As we moved through the museum we entered Michelangelo’s section where there were a number of his incomplete sculptures. I was trying to determine where I wanted to start, so I looked to my left, and then over to my right. I had Kelly by my side, when I looked to the right and saw Michelangelo’s David. All I could say, breathlessly was, “There it is.” It was quite literally the only thing I could get out of my mouth, and not cry. I wanted to cry? So, this was going to be my “moment.” It hadn’t even occurred to me that seeing the statue of David would have such an impact on me. It is the most beautiful thing I have ever seen. It by and far exceeds all expectations, and it is the most amazing depiction of the human body. To see something in person that you have seen recreated in so many ways, studied and written papers on, taken exams on and to have it right in front of you…there are no words, well other than “There it is.”
It was one of those moments where something you never thought you’d see in your lifetime happens, and it’s halting. It stops you in your tracks, and nothing seems to be around you. I felt like I was having that moment by myself with no one else around me (which was definitely not the case, as there were easily 50-75 people sharing the same experience as me). But, that piece of artwork, that piece of history and piece of time was right there standing in front of me. It truly was priceless.
Here’s a little history on Michelangelo’s David. The David stands 17 feet tall made of marble. The statue represents the biblical hero David, a favored subject in the art of Florence. It was originally commissioned as one of a series of statues of prophets to be positioned along the roof line of the east end of the Florence Cathedral, instead the statue was placed in a public square, outside the Palazzo dell Signoria, which is the seat of civic government in Florence (a replica of the David stands there today!)
Because the nature of the hero is represented by this statue, it soon came to symbolize the defense of civil liberties embodied in the Republic of Florence, an independent city-state threatened on all sides by more powerful rival states and by the hegemony of the Medici family. Michelangelo was asked to complete an unfinished project which had begun 40 years earlier by Agostino di Duccio. Michelangelo responded by completing his most famous work in 1504. The masterwork definitively established his prominence as a sculptor of extraordinary technical skill and strength of symbolic imagination.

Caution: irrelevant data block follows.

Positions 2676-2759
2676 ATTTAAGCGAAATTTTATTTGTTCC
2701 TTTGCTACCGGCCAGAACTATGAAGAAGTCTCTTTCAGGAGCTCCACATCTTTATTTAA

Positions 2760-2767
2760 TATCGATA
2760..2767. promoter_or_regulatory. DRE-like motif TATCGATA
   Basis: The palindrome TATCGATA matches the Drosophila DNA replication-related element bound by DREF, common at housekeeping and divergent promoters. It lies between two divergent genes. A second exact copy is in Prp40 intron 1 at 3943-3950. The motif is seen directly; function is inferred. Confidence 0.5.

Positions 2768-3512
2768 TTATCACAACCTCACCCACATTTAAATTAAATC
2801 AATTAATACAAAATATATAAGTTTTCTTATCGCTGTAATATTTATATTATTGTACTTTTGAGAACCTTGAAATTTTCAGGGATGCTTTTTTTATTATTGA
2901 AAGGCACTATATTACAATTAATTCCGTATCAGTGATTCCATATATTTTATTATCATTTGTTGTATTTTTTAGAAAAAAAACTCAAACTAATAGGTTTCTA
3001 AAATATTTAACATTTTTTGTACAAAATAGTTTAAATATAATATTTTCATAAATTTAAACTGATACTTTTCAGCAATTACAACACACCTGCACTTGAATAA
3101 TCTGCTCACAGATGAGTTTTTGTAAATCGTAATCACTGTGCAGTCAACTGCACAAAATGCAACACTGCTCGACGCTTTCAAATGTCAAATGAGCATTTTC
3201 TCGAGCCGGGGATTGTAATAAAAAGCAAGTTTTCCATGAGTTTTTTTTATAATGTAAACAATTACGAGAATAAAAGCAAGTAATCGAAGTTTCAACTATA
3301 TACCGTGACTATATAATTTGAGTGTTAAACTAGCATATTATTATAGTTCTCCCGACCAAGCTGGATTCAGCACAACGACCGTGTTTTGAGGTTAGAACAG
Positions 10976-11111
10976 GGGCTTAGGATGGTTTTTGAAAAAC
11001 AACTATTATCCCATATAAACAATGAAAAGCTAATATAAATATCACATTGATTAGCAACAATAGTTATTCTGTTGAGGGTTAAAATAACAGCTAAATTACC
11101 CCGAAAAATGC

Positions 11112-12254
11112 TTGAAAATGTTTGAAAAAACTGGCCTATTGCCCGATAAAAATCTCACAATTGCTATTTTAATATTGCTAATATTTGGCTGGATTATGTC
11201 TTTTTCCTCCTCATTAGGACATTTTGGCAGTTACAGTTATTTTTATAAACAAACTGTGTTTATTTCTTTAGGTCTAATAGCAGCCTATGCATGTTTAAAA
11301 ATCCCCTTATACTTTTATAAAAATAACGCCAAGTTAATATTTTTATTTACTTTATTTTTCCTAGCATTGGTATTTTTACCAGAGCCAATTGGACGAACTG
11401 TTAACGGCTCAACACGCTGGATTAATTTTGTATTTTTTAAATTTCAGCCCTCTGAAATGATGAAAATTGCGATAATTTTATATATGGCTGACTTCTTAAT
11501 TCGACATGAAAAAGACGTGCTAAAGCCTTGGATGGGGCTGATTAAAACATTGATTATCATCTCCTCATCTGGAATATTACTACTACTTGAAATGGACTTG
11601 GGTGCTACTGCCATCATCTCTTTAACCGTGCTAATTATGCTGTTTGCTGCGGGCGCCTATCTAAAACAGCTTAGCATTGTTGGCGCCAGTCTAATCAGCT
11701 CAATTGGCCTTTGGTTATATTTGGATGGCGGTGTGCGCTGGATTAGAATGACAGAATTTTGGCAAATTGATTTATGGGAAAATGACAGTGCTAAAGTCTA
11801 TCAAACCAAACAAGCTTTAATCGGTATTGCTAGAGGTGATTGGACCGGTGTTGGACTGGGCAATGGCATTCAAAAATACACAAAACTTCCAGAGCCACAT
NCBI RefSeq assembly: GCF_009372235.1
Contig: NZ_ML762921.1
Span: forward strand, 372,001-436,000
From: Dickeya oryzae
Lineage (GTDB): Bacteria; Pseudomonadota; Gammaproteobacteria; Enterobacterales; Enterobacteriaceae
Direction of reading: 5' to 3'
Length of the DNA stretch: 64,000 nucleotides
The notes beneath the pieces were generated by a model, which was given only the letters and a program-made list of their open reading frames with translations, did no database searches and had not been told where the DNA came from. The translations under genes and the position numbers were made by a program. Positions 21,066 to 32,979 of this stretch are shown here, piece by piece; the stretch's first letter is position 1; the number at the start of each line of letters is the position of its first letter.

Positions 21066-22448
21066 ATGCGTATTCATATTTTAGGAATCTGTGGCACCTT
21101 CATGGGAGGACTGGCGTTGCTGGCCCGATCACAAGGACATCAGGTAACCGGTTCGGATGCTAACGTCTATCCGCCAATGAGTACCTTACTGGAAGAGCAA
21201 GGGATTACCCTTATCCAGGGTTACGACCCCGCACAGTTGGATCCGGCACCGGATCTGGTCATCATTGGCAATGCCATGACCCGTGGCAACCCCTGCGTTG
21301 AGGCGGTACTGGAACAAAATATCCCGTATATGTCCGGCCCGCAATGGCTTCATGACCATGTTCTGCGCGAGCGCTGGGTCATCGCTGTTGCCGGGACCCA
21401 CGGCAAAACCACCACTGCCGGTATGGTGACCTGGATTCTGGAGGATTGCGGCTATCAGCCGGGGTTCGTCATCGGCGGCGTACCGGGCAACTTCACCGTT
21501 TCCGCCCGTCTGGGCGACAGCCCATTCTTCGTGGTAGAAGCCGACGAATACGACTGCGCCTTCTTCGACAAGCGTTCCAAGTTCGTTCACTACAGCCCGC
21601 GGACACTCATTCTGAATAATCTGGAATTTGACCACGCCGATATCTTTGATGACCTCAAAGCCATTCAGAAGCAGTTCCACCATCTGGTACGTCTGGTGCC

Everyone has asked me what my favorite part of the trip was, and that by and far was it. The rest of our days were spent climbing the Duomo and walking more around Florence, through the leather markets, and eating gelato, drinking wine and eating some more (we were averaging 20,000 steps a day!) We took a walking tour in Florence that concentrated on the Medici family – while he had already seen many of the buildings our tour guide pointed out, it was still interesting to hear some context around it. For those who don’t know, the Medici family was an Italian banking family, political dynasty and later a royal house that first began to gather prominence in the Republic of Florence during the first half of the 15th century. Their wealth and influence initially derived from the textile trade. Like other signore (or lord) families, they dominated their city’s government, they were able to bring Florence under their family’s powers, and they created an environment where art and humanism could flourish. They, along with other families of Italy fostered and inspired the birth of the Italian Renaissance.
We spent a couple of more days in Florence where we generally did a lot of the same thing – walked around, took a lot of photos, and mastered being a tourist with our wonderful guide Stephanie!
Stay tuned for the next edition – Venice!